With 'Curls' And 'Glow,' Poet Ruth Forman Wrote The Books She Wanted Her Daughter To Read
Poet Ruth Forman remembers her daughter coming home from preschool one day and saying something shocking. The young girl said that she wished she had straighter hair and lighter skin.
This hurtful moment with her daughter led Forman to publish “Curls,” a poetry board book for Black children that encouraged them to embrace their identity, last December. The book includes colorful illustrations by Geneva Bowers.
Writing the book involved a number of elements, especially considering it was for children. The words would need to be simple. The book itself would need to be short, too, to keep the children’s attention and be a good read for bedtime. As a poet, Forman also considered how the words would fit together in terms of rhyme, meter and pacing.
When her daughter first started this conversation years ago, Forman called on family and friends to send books that celebrated Black hair and skin.
“I knew literature was important before. But I really realized how important literature was when we read her those books,” she says. “And within two months, that was it.”
Today, controversy still surrounds Black and Brown hair. Recently at the Tokyo Olympics, soul caps — swimming caps designed for curly hair — were banned by the International Swimming Federation.
Forman says she’s taking news like that one step at a time and working to do her part to ensure people like her daughter understand that their hair is normal hair. That message is clear in “Curls.”
“I just want to try to equip my daughter and the children in this generation as much as possible with that sense of self-love, self-worth, knowing who they are so that when these things do come, it will not harm them in the way that I think it’s harmed many generations,” Forman says.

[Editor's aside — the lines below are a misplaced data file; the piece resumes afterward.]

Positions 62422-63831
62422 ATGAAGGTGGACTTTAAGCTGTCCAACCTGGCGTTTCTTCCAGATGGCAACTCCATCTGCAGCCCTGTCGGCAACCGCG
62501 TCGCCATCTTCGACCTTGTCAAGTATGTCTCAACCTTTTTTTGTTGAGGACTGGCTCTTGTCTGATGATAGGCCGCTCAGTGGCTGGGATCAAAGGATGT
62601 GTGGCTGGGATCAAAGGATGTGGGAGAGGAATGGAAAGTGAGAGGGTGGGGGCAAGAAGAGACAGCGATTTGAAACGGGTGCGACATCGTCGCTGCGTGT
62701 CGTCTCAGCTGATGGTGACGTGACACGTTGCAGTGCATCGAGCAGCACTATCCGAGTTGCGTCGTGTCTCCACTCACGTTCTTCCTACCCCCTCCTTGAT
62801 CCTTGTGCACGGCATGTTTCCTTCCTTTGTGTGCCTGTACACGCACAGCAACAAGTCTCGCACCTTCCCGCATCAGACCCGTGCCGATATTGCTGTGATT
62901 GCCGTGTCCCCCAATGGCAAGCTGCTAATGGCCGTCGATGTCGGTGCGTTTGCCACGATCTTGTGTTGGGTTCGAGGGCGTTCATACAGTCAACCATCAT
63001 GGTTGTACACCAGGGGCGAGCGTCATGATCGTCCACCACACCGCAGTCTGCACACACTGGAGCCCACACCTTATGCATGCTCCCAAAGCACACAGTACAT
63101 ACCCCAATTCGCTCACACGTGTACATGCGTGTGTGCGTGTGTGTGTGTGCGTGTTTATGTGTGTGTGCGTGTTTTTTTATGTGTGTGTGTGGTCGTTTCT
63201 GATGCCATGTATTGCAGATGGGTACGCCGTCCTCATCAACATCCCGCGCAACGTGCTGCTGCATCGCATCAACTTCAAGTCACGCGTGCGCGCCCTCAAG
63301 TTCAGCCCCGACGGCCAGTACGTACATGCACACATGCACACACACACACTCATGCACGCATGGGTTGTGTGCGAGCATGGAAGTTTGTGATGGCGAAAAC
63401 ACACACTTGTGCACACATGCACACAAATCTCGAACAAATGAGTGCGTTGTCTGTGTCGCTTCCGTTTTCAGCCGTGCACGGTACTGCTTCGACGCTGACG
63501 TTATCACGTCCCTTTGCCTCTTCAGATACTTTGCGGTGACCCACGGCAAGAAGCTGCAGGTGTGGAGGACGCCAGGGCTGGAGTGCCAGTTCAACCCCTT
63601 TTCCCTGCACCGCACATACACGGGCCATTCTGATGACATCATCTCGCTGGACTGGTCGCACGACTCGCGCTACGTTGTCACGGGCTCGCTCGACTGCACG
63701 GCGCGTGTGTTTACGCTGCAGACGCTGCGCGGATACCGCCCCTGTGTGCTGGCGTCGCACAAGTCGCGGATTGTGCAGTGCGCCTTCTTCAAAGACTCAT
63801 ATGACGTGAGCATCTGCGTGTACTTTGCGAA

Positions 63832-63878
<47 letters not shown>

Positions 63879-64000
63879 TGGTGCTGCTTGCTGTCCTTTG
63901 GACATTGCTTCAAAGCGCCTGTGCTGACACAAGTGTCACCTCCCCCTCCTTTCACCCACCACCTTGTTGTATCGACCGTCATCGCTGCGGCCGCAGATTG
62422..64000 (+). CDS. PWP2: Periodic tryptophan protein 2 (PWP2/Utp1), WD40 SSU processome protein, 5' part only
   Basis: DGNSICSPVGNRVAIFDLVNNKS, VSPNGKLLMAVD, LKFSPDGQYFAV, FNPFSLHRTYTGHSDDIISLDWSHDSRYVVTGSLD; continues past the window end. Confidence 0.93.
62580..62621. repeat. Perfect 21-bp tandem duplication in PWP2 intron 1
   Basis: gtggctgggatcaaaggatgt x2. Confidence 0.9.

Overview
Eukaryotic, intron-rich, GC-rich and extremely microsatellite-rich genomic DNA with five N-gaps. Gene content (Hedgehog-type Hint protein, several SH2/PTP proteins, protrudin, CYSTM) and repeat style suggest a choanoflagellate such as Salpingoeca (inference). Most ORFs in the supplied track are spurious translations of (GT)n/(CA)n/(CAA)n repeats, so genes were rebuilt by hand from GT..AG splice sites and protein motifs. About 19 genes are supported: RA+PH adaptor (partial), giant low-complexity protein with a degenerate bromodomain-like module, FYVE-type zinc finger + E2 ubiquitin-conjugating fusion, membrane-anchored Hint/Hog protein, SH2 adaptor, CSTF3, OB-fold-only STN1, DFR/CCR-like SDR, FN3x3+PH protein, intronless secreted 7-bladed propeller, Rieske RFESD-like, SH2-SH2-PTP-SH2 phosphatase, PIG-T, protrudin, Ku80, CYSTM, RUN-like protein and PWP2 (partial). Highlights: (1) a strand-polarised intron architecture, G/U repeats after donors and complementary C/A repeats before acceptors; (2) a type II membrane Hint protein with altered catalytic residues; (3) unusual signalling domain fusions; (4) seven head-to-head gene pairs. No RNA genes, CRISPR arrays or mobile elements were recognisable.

In May, Forman and Bowers teamed up again to release “Glow,” a poetry book for Black boys. The response Forman receives from readers proves the book is serving its purpose.
“I get a lot of stories of the boys saying, ‘That’s me, that’s me, that’s my friend, that’s me,’ ” she says. “I hear that they ask for the book every night.”
While writing “Glow,” Forman wanted Brown boys reading the book to have a feeling of safety, love and belonging — not just from family, but also in the world around them.
Both stories provide a way for Black and Brown children to see themselves. It’s like a protection, Forman says, that they can feel proud of how they look and not question who they are at a young age.
The books are important for Black, Brown and white children to read, just in different ways, Forman adds. It’s important for a white children to see Black and Brown children happy and smiling. But it’s important also for Black and Brown children to be proud of themselves.
“As a child, I remember experiences that made me feel loved and protected by the natural world,” she says. “I wanted to put that in the book as well.”
Emiko Tamagawa produced this interview and edited it for broadcast with Jill Ryan. Jeannette Muhammad adapted this interview for the web.
This article was originally published on WBUR.org.
Copyright 2022 NPR. To see more, visit https://www.npr.org.